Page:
By Shifra Singleton
The core question of our brief existence here on earth is whether God—a He/She/They— did more than create the world? Or did He/She/They create it and, as Thomas Jefferson and his fellow Deists believed, just wound up the universal clock and let history proceed without divine interference. Such a God, born of the Enlightenment and Age of Reason, does not call balls and strikes on every issue confronting every mortal person on earth every day for their entire lives. And He/She/They do not hold out the hope for an afterlife, let alone one in a paradise. Nonetheless, it is maintained that humanity was given the gift of “free will,” the power to choose our own path. And it is also professed forcefully by every nation with a “God-fearing” population that “God is on our side.”
We’re all villains in someone else’s story. In the eyes of the “religious” terrorists who perpetrated 9/11, the victims were an evil they had been commanded to eradicate. Their side had been “chosen” by He/She/They. Every modern religion—Islam, Judaism, and the many Christian religions revolving around the figure of Jesus—is guilty of promoting the concept of a god who picks winners and losers. As Katsh’s book points out, human nature is inconsistent with—it effectively precludes compliance with—the Tenth Commandment: Thou Shalt Not Covet. Human nature is cursed by a lust for greed and power, responsible for fanatic movements that throughout history have caused unimaginable death and suffering.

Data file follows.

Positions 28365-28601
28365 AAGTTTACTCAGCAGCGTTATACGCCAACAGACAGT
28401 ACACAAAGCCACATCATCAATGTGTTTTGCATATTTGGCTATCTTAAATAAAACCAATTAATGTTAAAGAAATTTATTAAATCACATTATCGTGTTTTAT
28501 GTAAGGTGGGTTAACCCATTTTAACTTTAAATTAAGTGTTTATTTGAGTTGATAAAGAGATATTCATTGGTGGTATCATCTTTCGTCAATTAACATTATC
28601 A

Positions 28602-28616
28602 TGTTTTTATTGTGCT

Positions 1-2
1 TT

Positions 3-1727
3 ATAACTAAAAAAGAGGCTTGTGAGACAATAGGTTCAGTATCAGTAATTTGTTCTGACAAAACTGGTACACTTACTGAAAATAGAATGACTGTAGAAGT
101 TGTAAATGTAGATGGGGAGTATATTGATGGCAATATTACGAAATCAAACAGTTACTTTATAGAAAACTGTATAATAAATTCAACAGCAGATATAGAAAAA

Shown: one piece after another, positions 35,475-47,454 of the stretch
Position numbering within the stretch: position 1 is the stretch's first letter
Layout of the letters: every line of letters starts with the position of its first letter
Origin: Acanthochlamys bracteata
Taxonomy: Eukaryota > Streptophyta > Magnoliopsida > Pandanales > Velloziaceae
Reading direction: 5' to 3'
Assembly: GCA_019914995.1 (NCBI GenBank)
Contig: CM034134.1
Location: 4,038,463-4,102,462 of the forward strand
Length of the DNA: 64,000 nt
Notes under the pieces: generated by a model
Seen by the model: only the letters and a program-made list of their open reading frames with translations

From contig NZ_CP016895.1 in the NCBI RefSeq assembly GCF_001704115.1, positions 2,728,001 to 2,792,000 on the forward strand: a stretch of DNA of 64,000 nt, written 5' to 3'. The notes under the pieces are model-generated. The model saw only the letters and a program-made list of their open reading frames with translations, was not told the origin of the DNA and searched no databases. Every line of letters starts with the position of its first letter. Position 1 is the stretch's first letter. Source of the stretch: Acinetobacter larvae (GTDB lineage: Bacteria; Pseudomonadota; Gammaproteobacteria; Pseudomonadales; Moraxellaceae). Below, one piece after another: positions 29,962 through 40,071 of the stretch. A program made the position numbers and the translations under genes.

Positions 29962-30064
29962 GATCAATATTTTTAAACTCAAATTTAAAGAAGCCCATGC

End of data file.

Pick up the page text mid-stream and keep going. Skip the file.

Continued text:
Can a true He/She/They have favorites, pickingwinners and losers? Some baseball players make the sign of the cross when they come up to bat and point to the heavens in thanks when they get a hit. Is this religion? Does God really care whether the Yankees or Dodgers win? Or whether my son gets an A or C on his exam? Is this the business of God?
The Bible says, “The Lord watches over the way of the righteous, but the way of the wicked will perish.” (Ps. 1:6). If only that were the case. The problem is that every time humanity survives an evil monster like Hitler or Genghis Kahn or Stalin, another pops up with a new movement that attacks some group of “others,” whether they are Asians, Jews, Mormons, Catholics, Muslims, Hispanics, African and Native American—take your pick. And millions of people then die, or lose their homes and starve, based on the fear of “others” that the religious zealots have engendered.
Salem Katsh’s book, Alo’el’s Dissent, presents the reader with a fast-paced thriller about the journey of Daniel Ornstein, a young mountain climber, archer, and sometime scholar, searching for meaning in life and the truth about religion, who discovers that our concepts of divine intervention are perhaps not so wrong after all.